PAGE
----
Police in Austin, Texas, on Tuesday identified the 17-year-old victim of a series of deadly package bombs that exploded Monday. Draylen Mason was killed after he opened a package that was sent to him.

Authorities have launched a massive manhunt for the bomber, whose porch package bombs killed two people and severely injured two others since March 2. The name of a 75-year-old woman wounded in a second incident Monday is yet to be released.

Austin Police Chief Brian Manley on Tuesday described Mason as an "outstanding young man who was going places with his life." He was killed when a package on the porch of his Texas home exploded Monday morning. It exploded inside the kitchen, and Mason's mother was also injured in the incident, but was currently in stable condition, authorities said.

Since the series of deadly package bombs, Austin police received over 250 calls about suspicious packages, Manley said Tuesday.

"What caused this in these instances was a suspicious package that no one was suspecting or expecting," Austin Mayor Steve Adler said Tuesday. "I want everyone in my community, if they see something that's suspicious — a package or otherwise — I want them to pick up the phone and call 911."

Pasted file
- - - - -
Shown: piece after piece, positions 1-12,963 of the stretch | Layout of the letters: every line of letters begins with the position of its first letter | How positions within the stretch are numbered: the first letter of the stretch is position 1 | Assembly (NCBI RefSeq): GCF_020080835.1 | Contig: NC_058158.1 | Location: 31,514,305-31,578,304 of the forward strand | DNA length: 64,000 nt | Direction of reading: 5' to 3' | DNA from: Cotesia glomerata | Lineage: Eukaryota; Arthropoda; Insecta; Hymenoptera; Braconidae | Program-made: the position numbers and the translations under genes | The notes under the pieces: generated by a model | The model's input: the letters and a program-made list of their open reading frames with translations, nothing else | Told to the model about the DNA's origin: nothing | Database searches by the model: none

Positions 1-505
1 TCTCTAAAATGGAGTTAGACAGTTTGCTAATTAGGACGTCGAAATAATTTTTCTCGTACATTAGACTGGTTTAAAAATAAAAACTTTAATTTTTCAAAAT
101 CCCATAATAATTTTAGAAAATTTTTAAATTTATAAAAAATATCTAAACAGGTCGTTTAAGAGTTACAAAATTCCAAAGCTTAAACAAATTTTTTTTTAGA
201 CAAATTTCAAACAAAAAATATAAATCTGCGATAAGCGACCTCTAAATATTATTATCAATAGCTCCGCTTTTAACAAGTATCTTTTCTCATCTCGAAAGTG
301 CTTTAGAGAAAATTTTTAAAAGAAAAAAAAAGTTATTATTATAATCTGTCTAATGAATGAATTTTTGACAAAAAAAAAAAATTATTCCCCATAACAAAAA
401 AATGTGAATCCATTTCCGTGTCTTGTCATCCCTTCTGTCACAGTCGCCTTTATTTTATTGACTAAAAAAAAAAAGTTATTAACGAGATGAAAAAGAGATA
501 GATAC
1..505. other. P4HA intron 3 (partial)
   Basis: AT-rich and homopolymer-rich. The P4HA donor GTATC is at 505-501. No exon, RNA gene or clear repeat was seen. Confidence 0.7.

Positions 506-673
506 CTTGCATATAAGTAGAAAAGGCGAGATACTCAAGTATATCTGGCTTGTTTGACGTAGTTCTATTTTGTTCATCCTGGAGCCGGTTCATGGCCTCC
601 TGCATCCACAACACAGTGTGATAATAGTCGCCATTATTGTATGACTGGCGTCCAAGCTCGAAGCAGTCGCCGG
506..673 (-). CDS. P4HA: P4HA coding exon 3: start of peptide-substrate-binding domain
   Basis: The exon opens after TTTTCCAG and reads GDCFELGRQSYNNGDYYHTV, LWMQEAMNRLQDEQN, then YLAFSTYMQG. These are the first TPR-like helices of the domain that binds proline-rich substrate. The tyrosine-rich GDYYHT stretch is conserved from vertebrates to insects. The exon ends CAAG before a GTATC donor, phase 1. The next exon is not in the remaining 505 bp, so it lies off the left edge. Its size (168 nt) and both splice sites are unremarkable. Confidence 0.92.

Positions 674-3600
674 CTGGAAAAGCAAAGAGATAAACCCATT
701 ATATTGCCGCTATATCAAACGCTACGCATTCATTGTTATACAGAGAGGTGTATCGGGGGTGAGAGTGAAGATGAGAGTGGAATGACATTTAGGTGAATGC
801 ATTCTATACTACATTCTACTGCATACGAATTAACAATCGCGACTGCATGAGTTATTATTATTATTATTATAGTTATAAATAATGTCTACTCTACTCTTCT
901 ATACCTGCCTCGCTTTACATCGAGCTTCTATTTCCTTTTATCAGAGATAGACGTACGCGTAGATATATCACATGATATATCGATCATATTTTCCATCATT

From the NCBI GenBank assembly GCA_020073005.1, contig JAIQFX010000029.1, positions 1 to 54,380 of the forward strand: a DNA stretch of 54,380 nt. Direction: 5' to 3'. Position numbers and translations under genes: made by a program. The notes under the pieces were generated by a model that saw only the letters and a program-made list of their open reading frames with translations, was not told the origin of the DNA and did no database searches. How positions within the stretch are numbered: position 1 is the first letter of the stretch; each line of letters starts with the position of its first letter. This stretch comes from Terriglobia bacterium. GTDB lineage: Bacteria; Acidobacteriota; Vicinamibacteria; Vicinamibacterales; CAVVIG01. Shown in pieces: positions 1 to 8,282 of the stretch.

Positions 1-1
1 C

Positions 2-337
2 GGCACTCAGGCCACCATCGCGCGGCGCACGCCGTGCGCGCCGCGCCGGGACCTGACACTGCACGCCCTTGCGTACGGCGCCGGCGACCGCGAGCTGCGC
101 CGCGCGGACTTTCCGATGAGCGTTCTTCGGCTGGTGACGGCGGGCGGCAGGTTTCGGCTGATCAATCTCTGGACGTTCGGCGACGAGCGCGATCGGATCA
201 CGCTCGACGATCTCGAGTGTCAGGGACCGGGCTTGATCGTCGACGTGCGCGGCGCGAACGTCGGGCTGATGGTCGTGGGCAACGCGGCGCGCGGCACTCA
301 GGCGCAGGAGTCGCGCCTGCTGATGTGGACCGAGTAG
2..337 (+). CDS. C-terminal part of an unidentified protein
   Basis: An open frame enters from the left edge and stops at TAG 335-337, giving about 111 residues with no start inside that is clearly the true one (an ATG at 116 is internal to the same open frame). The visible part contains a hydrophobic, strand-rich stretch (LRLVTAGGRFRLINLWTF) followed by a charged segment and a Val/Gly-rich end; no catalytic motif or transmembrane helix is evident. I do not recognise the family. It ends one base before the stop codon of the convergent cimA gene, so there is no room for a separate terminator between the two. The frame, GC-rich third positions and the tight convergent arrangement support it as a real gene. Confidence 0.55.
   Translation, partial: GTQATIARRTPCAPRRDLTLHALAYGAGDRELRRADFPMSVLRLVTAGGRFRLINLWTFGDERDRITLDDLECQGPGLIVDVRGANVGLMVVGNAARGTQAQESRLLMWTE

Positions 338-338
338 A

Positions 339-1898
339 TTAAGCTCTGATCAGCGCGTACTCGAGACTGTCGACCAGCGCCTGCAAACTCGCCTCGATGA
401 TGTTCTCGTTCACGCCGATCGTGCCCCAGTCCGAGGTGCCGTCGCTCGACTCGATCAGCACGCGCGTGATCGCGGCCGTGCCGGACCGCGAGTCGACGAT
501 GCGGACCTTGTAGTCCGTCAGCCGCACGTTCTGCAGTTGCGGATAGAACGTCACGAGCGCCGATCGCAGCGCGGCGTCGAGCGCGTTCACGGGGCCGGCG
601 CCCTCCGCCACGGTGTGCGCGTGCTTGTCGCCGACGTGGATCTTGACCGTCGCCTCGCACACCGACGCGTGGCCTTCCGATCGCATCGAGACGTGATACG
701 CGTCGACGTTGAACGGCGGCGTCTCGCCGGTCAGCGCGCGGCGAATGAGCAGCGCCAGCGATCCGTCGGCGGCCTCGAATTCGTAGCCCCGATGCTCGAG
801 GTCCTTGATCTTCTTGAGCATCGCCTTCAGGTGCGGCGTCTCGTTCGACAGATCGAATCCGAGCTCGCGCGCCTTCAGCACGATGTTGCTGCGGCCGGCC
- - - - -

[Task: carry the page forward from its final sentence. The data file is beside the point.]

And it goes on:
Police chief Manley also said the three package bombs were constructed with a "certain level of skill" and authorities hope it would yield more clues about the mysterious porch bomber.

"What we do know is that the individual or individuals involved in this, these suspects, they do have a certain level of skill to be able to construct a device like this and then deliver that device to your target without having it explode, either during construction, or during delivery, does take a certain level of sophistication," Manley said.

The first of Monday's explosions occurred in the early hours, killing Mason and wounding his 40-year-old mother, both African-Americans. Hours later, authorities were informed about a second blast that injured a 75-year-old Hispanic woman, who was taken to a hospital with potentially life-threatening injuries.

Authorities said there was high possibility both these explosions were linked to a March 2 blast that killed a black man, who was identified as 39-year-old Anthony Stephan House.

There have been several reports suggesting the incident may be linked to hate crimes as all the victims of the blasts so far were minorities. 

"We are not ruling anything out at this point," Manley said at a news conference Tuesday. "We are just not going to ignore that fact that the three victims that were targeted ... were all people of color."

"We cannot ignore that. That is something we have to pay attention to. That does not indicate that it's a hate crime. But we're not going to rule that out because we don't want to limit anything that we're considering," Manley added.